Quality Products International

Factory and Company Audits should be a regular event.

by on Aug.14, 2010, under Asia Business, China QC Inspection Blog, General News

A recent article from China started me thinking on how the Chinese economy will evolve in the coming years.  The article deals with the wages growth in the Chinese economy.

An income survey report, based on 5,866 enterprises in Beijing, Shanghai and Guangzhou,
released by
Zhaopin.com in July, shows that the average wage rise was 10.1 percent so
far this year, 1.9 percentage points higher than 2009.

The statistics from Zhaopin.com show that from 2006 to 2008 wages steadily increased, with
the rate peaking at 13.8 percent in 2008. However, because of the financial crisis in 2009 the
rate dropped 8.2 percent, its lowest rate during the last five years.

“Although they are up again in 2010, and higher than 2007, the rate still hasn’t reached the peak
of 2008,” said Zhao Lipeng, senior payment consultant with Zhaopin.com. “However, in Beijing
the speed of the rises slowed, but wages still increased in 2009,” he added.

Zhao thinks that the 2008 peak is likely to be reached again sometime next year, which means
that many employees will remain disappointed this year.

“Last year, many employees didn’t get a pay rise because of the financial crisis and their
expectation this year is as high as 21.8 percent,” Zhao told METRO.

“I am still waiting for a rise this year and I hope it will be more than 30 percent,” said Eric Hu,
a 25-year-old, who works for a consulting company in Beijing.

The report shows that the top three industries for wage rises in Beijing are finance, IT and
advertising. Labor-intensive industries, such as manufacturing and the service industry, have
the lowest rises.

By Wang Chen: Wages Rise but don’t meet expectations, China.org,
http://www.china.org.cn/business/2010-07/28/content_20588480.htm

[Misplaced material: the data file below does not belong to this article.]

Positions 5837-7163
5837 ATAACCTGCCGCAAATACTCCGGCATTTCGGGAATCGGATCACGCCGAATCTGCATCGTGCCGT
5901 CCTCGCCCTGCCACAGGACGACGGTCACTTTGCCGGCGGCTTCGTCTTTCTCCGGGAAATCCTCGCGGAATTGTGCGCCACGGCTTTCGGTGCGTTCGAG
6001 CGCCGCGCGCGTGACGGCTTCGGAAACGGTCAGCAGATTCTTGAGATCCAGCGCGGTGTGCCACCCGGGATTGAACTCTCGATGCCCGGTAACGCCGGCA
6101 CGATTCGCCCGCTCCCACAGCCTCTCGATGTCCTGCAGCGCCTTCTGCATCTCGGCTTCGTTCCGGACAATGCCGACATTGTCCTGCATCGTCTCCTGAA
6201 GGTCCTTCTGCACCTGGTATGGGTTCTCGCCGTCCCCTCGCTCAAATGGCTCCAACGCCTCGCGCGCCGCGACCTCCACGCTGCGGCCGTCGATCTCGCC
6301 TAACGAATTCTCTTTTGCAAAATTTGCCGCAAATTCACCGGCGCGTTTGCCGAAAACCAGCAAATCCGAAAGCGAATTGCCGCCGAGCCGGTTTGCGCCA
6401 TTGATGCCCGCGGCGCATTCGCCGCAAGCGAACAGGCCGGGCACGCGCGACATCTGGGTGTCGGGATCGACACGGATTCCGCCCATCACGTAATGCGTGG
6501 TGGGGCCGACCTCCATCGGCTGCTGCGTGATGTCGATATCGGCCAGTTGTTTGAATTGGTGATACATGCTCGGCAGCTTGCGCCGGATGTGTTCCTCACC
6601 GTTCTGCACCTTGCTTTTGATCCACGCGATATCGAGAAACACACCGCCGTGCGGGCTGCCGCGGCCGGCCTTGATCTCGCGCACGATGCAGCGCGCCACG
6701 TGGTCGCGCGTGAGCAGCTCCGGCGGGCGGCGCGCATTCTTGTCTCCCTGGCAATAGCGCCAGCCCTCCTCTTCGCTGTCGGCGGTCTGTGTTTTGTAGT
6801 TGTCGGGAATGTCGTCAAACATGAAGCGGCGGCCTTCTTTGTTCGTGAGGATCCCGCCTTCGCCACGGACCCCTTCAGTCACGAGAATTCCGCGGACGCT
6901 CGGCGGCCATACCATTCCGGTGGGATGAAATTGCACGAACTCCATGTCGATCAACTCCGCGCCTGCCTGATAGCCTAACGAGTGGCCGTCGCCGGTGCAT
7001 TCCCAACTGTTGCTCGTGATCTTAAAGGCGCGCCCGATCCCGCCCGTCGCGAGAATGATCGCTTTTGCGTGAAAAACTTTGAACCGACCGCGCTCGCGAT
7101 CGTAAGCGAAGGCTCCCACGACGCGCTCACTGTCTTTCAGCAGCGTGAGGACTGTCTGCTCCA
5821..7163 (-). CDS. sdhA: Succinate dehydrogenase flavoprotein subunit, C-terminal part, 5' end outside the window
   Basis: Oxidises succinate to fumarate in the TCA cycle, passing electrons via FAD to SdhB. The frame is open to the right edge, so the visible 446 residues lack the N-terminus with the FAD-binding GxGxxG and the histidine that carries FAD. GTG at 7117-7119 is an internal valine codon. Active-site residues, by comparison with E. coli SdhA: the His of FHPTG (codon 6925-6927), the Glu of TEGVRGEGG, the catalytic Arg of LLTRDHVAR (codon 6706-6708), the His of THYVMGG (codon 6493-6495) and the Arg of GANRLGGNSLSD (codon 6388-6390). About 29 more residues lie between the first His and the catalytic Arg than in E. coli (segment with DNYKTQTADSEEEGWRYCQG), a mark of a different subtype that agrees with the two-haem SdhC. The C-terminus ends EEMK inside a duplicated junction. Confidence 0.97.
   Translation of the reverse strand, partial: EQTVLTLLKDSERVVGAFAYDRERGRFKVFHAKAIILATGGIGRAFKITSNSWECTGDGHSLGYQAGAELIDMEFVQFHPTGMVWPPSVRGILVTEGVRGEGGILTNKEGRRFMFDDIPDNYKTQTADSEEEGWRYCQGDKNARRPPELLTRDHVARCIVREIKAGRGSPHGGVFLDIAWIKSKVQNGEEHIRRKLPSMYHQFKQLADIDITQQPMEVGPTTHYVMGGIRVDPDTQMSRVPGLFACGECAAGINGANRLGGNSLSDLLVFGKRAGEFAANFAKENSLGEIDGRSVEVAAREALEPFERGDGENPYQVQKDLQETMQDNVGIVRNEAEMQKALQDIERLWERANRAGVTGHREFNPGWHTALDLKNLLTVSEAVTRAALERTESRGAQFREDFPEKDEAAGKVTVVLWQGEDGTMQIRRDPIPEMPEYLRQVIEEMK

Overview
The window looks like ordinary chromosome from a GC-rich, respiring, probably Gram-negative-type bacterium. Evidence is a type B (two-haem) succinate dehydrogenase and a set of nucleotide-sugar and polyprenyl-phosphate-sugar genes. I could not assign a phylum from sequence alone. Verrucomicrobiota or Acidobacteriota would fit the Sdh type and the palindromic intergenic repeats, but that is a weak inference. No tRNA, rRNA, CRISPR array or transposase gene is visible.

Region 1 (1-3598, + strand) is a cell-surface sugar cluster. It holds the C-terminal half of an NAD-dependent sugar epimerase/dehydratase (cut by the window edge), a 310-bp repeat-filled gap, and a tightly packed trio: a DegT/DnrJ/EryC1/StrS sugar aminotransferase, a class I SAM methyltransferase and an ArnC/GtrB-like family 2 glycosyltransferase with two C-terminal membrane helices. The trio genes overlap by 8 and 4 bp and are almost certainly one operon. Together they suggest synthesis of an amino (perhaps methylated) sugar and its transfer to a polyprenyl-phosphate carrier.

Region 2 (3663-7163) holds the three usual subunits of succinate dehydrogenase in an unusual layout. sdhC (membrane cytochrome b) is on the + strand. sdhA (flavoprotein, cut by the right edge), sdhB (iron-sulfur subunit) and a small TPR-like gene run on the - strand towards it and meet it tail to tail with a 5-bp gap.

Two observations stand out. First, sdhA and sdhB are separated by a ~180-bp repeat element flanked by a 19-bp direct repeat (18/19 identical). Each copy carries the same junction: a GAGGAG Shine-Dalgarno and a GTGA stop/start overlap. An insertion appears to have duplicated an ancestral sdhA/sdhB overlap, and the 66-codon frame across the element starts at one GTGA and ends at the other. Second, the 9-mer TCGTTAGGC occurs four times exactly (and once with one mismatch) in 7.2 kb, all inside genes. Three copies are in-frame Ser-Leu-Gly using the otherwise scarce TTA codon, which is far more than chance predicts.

So what does this have to do with your manufacturing in China?  Well you can see that costs are going up. Labour is probably the biggest cost savings in moving manufacturing to China in the first place. Now you are seeing an average increase of just under 10% in the cost base.  Admittedly this is substantially less in the manufacturing industry but the cost is still increasing.  What does bear watching is that the export industry is not growing at the same rate.  The economies of the United States and Europe do not show the growth necessary to fuel this increase from China.

What can fuel income growth? Two main  thrusts, growth in markets increasing scarcity and thus profit, or increasing productivity which reduces costs and increases profits.  Considering the technology already available for manufacturing in Asia the idea of increased productivity being able to absorb this cost increase by itself is not sustainable in my opinion.  At some point Chinese manufacturers will have to look at other markets/products  or fail.  Either that or suddenly costs to manufacture in China will start to increase to keep pace with increased labour costs.  It happened in Japan and Taiwan and it will happen here.

Some manufacturers will stoop to cutting corners, not just on materials but also in labour areas.  This is an area that is rarely checked once the initial audit or survey is performed.  This lack has caused problems in the past.  A large sportswear manufacturer in the U.S. attracted much bad publicity due to the conditions in the factories where the products were produced.  Initial investigations by the company found things above board but, as cost pressures increased, unsavory practices crept in until someone found out. This cost the company a great deal of lost goodwill and money in cleaning up the problem.

Since labour is such a large component of costs of production in most cases it is seen as an area where there is scope for savings.  A more modern example is the issues currently facing Foxconn in China.  It is not enough to pay your workers well but to also treat them well.  Treating your labour force as just parts in a machine will eventually cause them to crack.  In earlier times this may have been the cost of doing business not only in China but in the West as well.  Just think back to the early days of the industrial revolution and the factories using women and young children.  However in the modern age these practices even if practiced elsewhere on the planet will reflect badly and publicly on the companies involved.

A yearly audit or survey should be part of a company’s standard operating procedure to combat such cost cutting and also to keep abreast of changes.  QPI Ltd. Offers a number of cost effective Audit services to keep your company informed of your partners in Asia both at the factory floor and their current solvency.

Author:   M. Charlin


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